Afghanistan is bracing itself for a presidential election that could be the first truly game-changing event in the country since the 2001 US-led invasion – and according to a local poll commissioned by Al Jazeera, 69 percent say the country will improve over the next five years.
For one thing, the April 5 election will see Afghans choose from a field of candidates that does not include current President Hamid Karzai, who has been in charge for nearly 13 years.
“This is the first time that nobody knows who will be president – this time, there are front runners and there is genuine competition,” said Ahmad Nader Nadery, founder and chairman of the Kabul-based Free and Fair Election Forum of Afghanistan, a civil society organisation promoting democracy.
“If Afghanistan makes this peaceful transition it would mean that this government and this constitutional set up will not fall apart and will be institutionalised.”
The next Afghan president will also be the one to oversee a peace deal with the Taliban and the pace of the US troop drawdown in the country – a key security and economic concern in Afghanistan and the region.
The April 5 poll is also seen as the country’s first free breath – an election largely untouched and untainted by the West. However, security concerns in the lead-up to the vote and a history of fraud threaten to undermine public confidence in the poll’s outcome.
The Al Jazeera SMS survey, conducted by Impassion, indicates that 79.3 percent of the 992 participants plan to vote, despite repeated promises of violence from the Taliban.
Indeed, the poll, conducted March 16-25, took place after Taliban attacks on hotels, markets and elections commission offices had started.
“Your results are similar to our findings,” said Nadery, noting that 79 percent of the people his group surveyed also said they would go to the polls.
“Also, 92 percent of the 4,040 people we surveyed… in insecure areas, in rural and urban areas, men and women, educated and uneducated, said they supported the idea of democracy,” said Nadery.
“This country has gone through so much – power has been gained through guns and violence and Afghans… don’t feel that the election will be very free and fair – but with whatever shortcomings there will be, they want a peaceful transfer of power.”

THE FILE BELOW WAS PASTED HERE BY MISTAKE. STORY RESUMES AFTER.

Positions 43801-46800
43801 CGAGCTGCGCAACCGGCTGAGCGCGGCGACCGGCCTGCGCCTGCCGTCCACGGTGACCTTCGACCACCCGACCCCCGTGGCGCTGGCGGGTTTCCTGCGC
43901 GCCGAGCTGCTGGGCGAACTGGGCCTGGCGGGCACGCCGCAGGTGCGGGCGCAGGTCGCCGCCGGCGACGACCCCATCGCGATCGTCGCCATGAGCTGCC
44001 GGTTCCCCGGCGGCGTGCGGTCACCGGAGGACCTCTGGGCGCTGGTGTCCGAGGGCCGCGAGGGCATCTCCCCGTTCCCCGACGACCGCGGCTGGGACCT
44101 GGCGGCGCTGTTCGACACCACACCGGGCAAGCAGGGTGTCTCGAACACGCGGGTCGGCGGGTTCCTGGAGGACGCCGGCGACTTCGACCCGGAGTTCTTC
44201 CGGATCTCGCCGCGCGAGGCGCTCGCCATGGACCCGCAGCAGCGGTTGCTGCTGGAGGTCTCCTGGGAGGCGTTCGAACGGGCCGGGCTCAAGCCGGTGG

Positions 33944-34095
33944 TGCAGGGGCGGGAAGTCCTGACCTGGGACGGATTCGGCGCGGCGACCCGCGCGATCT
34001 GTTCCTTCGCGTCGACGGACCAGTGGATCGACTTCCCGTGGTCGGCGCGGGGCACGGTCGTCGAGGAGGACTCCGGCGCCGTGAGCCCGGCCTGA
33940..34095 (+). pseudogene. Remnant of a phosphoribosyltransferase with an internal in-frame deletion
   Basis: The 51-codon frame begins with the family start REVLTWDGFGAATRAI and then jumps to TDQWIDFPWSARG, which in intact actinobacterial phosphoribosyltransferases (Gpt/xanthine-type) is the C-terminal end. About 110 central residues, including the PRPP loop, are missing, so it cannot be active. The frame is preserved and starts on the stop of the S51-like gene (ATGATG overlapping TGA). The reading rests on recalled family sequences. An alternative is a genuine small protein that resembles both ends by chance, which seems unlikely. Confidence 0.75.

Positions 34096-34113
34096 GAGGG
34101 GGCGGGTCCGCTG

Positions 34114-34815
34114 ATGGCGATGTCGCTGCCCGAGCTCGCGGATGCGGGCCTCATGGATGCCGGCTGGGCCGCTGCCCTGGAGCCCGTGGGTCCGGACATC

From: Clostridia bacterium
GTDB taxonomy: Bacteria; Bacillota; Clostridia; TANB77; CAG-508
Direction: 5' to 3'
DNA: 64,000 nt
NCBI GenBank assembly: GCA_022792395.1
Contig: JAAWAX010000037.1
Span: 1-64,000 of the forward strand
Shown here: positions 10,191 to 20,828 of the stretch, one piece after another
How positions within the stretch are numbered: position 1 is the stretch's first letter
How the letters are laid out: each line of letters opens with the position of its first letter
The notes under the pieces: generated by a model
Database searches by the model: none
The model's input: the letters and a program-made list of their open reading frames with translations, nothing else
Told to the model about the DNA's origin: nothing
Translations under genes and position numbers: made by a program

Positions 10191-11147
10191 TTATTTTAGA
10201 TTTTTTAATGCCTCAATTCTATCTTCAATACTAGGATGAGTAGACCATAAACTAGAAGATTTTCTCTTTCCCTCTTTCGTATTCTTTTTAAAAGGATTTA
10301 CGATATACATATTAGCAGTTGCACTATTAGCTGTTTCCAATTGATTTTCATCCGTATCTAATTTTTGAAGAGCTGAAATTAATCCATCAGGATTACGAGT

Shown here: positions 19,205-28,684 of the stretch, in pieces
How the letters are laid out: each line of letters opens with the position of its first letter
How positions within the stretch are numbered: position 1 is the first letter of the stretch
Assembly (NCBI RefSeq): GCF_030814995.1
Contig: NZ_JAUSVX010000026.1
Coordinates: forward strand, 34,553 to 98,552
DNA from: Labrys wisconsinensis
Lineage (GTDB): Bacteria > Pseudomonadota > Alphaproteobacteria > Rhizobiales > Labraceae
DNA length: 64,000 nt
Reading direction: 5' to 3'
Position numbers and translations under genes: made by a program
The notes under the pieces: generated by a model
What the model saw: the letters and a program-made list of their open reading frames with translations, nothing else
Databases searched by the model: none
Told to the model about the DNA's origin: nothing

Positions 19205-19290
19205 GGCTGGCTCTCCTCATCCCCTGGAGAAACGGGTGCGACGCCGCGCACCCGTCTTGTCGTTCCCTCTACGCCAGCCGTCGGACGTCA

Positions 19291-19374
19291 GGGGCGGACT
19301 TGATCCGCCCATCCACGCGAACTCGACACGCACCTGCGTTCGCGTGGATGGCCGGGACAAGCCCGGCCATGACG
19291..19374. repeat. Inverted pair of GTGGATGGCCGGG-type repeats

Afghanistan ready for elections?
Despite Taliban threats vowing to disrupt the elections – there have already been numerous attacks targeting poll-workers and foreign observers – 85 percent of those surveyed indicated the country was ready for its first-ever independent elections.
But the Taliban have carried out several deadly strikes recently – on the Serena Hotel in Kabul, two attacks on election commission offices in Kabul, a police station in Jalalabad, a Kabul guesthouse and a market in Faryab province.
|Roughly 60 percent chose “improved security” as the top mandate for the next government [Al Jazeera]
After the latest attack on Saturday, Interior Ministry spokesman Sediq Sediqqi told Al Jazeera that additional security measures have already been put in place.
“We are on high alert and our police and security forces are looking to foil any act by these terrorists,” said Sediqqi.
Al Jazeera’s poll indicates while nearly half of Afghans feel confident that their domestic forces could provide security, 38 percent were somewhat confident of that statement, and 14 percent were not confident that Afghan security forces were up to the job.
Still, Sediqqi points to crowd participation in rallies and campaign events around the country as a sign that Afghans are not afraid to engage in any aspect of the elections. Although there will be increased security around polling stations during Saturday’s elections, Sediqqi said most people there are not the sort to be deterred by the promise of escalated violence.
“This [violence] is not a surprise to Afghan people,” said Sediqqi.
“But we know that this is the most important political event in our history… and we are standing on our two feet.”
Long-term security a top priority
Although rights groups have often focused on things such as access to healthcare and education, as well as improving women’s rights, survey participants had a largely different take on what they want the next government’s top priority to be.
Roughly 60 percent chose “improved security” as the top mandate for the next government, followed by 16 percent for whom “finalising the peace process” was crucial.
The peace process has been a sticking point for outgoing President Karzai, who has refused to sign a bilateral strategic agreement with the US to allow American forces to remain in the country from 2015 and beyond.
Karzai has said he would not sign the agreement until peace is achieved, but has also said the US troops can leave Afghanistan by year’s end and that Afghan forces are capable of defending the country.
The lowest priority of those questioned (which included job creation, access to healthcare and education) was for the next president to “improve women’s rights” – which only 0.4 percent of respondents indicated was of the highest import to them.
“I don’t think that [the low priority placed on women’s rights] reflects reality,” said Helena Malikyar, an Afghan political analyst and historian.
“But if those who are surveyed are mostly men, then I would expect such a result, because women’s rights and position is not a priority for them,” said Malikyar.
Not all respondents included their names, but the vast majority of those who did gave a male name.
Malikyar pointed out if the survey had consciously targeted the young and an equal ratio of men and women, then different results could have been expected.
Still, the high priority on security does not surprise her because it is such a crucial issue.
“People in Afghanistan know that everything else depends on security – the economy, healthcare, education – none of which will flourish without security,” Malikyar said .
Follow D. Parvaz on Twitter: @dparvaz